Interspecies breeding (sometimes called cross breeding1) is the act of creating offspring from two different species. It should not be confused with the chimera which involves more of a Frankenstein-type process of gene splicing, cell modification, implantation, and embryo modification. While the creation and study of hybrid plants has been ongoing for hundreds of years, this writeup deals with hybrid species created by cross breeding in the animal kingdom - specifically mammals, however the concepts themselves cross these borders.
This writeup is about procreation - not intercourse. It is not about beastiality/bestiality, so look for your stories about human/animal and human/plant "relationships" elsewhere. I don't have any suggestions on where to look. Certainly not on E2.
Interspecies breeding is a very complex subject. Obviously it is not possible to mate any animal with any other animal to produce a strange new creature. If you've learned anything from South Park, you will know that "pig and elephant DNA just won't splice". It is commonly believed that for two species to be able to interbreed, they must have the same number of chromosomes. While this is true in most cases there are many exceptions. For example, a horse (64 chromosomes) and a zebra (44 chromosomes) can produce viable offspring. If the animals have a different number of chromosomes, the animal with the smaller number must be the male (e.g., a male zebra and a female horse could produce a foal, but a female zebra could not be impregnated by a male horse). What is most important is that the chromosomes that do match up are homologous. What determines this homology at the cellular level is beyond the scope of this writeup.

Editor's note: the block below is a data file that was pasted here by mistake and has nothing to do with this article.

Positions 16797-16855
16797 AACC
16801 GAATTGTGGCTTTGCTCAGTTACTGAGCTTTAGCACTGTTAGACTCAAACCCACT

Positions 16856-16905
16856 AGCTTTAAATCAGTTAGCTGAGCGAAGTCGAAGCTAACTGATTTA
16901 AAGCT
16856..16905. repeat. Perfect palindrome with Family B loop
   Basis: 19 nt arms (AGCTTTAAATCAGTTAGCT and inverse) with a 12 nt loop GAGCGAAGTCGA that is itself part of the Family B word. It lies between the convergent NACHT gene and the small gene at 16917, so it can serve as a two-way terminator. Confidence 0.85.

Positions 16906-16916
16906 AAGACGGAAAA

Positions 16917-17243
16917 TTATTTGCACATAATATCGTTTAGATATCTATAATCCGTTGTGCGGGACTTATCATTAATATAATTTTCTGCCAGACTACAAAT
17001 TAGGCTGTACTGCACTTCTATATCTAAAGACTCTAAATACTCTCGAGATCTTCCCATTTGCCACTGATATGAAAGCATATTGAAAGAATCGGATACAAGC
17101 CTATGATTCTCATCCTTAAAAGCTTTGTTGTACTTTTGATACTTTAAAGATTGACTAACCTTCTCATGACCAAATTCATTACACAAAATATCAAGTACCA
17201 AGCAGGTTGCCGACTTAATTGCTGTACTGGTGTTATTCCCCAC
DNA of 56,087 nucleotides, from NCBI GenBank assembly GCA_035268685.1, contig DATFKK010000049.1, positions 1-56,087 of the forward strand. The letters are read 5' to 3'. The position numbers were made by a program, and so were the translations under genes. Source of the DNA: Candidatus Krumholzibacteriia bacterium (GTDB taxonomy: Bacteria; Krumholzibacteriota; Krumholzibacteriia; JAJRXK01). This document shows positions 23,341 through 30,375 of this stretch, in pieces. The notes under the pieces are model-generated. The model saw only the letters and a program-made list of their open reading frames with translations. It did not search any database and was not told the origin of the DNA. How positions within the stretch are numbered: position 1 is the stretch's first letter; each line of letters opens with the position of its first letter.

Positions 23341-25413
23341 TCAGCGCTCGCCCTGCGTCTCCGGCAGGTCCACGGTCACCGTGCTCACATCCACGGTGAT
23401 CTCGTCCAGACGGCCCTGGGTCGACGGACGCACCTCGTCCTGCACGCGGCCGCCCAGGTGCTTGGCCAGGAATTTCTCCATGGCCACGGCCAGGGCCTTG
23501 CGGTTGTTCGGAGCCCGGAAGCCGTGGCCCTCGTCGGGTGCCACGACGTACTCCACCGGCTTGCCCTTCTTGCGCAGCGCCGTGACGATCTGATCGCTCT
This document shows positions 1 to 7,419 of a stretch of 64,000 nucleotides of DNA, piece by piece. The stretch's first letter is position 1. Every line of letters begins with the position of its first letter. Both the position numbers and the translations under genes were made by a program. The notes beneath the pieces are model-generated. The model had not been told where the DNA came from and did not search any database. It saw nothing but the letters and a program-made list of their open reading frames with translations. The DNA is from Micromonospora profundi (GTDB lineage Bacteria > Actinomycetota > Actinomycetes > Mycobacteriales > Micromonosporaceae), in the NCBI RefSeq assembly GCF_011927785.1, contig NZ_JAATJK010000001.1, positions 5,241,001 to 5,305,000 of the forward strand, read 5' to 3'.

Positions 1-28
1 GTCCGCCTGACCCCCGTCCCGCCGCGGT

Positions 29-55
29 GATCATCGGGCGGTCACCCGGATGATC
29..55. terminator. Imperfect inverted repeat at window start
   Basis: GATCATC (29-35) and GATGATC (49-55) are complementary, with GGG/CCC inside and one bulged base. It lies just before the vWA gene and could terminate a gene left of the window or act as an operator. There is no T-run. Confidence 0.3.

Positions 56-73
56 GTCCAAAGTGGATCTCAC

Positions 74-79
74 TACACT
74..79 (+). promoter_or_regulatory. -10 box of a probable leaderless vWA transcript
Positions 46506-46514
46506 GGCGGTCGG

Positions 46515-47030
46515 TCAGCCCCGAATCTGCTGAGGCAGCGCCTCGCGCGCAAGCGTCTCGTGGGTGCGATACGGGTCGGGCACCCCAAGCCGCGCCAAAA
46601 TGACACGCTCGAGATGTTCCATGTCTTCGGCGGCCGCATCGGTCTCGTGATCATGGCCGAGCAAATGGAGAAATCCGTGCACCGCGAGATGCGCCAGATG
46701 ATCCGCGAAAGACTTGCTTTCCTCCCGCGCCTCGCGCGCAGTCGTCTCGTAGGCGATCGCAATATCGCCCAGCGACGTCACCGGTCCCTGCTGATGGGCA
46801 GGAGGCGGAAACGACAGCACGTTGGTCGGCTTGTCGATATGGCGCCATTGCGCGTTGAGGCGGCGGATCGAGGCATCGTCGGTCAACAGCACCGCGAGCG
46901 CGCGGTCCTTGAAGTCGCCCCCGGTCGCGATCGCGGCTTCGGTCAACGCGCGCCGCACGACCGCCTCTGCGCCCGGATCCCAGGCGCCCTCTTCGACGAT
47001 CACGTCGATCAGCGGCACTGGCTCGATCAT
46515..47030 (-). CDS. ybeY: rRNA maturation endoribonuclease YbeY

In general, cross bred animals are sterile. This is typically related to the fact that even if the chromosomes match up enough to create the offspring, there are still genetic problems that cause the hybrid to be unable to produce children. In cases where then animal can (medically) produce viable eggs or sperm; it again becomes a problem of matching chromosomes with some other species. This is not to say that no crossbred animal can mate, it is just rare.
Most cross breeding occurs between animals in the same Genus. There have been cases where offspring has been produced between animals in different genera but in the same family. However, this is uncommon, and has caused some scientists to question whether the classifications of these animals are correct in the current system.
There are many examples of two species of animals that have/can/do produce offspring. A well known example of this is the mule. While not terribly creative, these new hybrid animals are usually named by combining the common names of the parents. When the male and female of both species can each be combined to form the hybrid, it is the name of the male that is used first. For clarification of this, see the examples below:
- liger = male lion + female tiger
- tigon or tiglon = male tiger + female lion
- mule = male donkey + female horse
- hinny = male horse + female donkey (jenny)
- zorse = zebra + horse
- zonkey or zebrass = zebra + donkey (ass)
- cama = camel + llama
- catalo or beefalo = buffalo + cattle
- yakalo = yak + buffalo
- wholphin = whale + dolphin (specifically a false killer whale and a bottlenose dolphin)
- Toast of Botswana = goat + sheep